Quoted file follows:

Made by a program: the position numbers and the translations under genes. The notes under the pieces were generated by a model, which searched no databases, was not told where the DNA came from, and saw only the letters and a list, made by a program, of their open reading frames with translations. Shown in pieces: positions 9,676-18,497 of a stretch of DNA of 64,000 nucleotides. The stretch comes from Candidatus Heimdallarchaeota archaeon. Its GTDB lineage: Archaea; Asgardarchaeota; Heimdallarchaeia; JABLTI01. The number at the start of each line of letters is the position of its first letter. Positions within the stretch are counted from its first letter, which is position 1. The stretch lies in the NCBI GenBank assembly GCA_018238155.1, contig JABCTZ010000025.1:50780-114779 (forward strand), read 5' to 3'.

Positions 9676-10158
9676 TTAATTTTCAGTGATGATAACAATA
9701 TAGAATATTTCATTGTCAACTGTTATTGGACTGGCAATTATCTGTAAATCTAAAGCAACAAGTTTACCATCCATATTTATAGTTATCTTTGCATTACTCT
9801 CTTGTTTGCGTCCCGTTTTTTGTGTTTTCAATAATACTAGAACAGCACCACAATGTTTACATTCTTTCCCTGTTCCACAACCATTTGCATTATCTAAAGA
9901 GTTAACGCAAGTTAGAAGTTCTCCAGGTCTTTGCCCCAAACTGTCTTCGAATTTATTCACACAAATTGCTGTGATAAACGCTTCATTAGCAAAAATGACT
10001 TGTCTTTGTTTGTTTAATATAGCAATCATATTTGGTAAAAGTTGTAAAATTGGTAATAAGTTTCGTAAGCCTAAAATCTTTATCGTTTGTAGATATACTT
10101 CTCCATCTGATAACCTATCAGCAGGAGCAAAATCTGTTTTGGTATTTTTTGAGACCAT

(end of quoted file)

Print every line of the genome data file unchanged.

Made by a program: the position numbers and the translations under genes. The notes under the pieces were generated by a model, which searched no databases, was not told where the DNA came from, and saw only the letters and a list, made by a program, of their open reading frames with translations. Shown in pieces: positions 9,676-18,497 of a stretch of DNA of 64,000 nucleotides. The stretch comes from Candidatus Heimdallarchaeota archaeon. Its GTDB lineage: Archaea; Asgardarchaeota; Heimdallarchaeia; JABLTI01. The number at the start of each line of letters is the position of its first letter. Positions within the stretch are counted from its first letter, which is position 1. The stretch lies in the NCBI GenBank assembly GCA_018238155.1, contig JABCTZ010000025.1:50780-114779 (forward strand), read 5' to 3'.

Positions 9676-10158
9676 TTAATTTTCAGTGATGATAACAATA
9701 TAGAATATTTCATTGTCAACTGTTATTGGACTGGCAATTATCTGTAAATCTAAAGCAACAAGTTTACCATCCATATTTATAGTTATCTTTGCATTACTCT
9801 CTTGTTTGCGTCCCGTTTTTTGTGTTTTCAATAATACTAGAACAGCACCACAATGTTTACATTCTTTCCCTGTTCCACAACCATTTGCATTATCTAAAGA
9901 GTTAACGCAAGTTAGAAGTTCTCCAGGTCTTTGCCCCAAACTGTCTTCGAATTTATTCACACAAATTGCTGTGATAAACGCTTCATTAGCAAAAATGACT
10001 TGTCTTTGTTTGTTTAATATAGCAATCATATTTGGTAAAAGTTGTAAAATTGGTAATAAGTTTCGTAAGCCTAAAATCTTTATCGTTTGTAGATATACTT
10101 CTCCATCTGATAACCTATCAGCAGGAGCAAAATCTGTTTTGGTATTTTTTGAGACCAT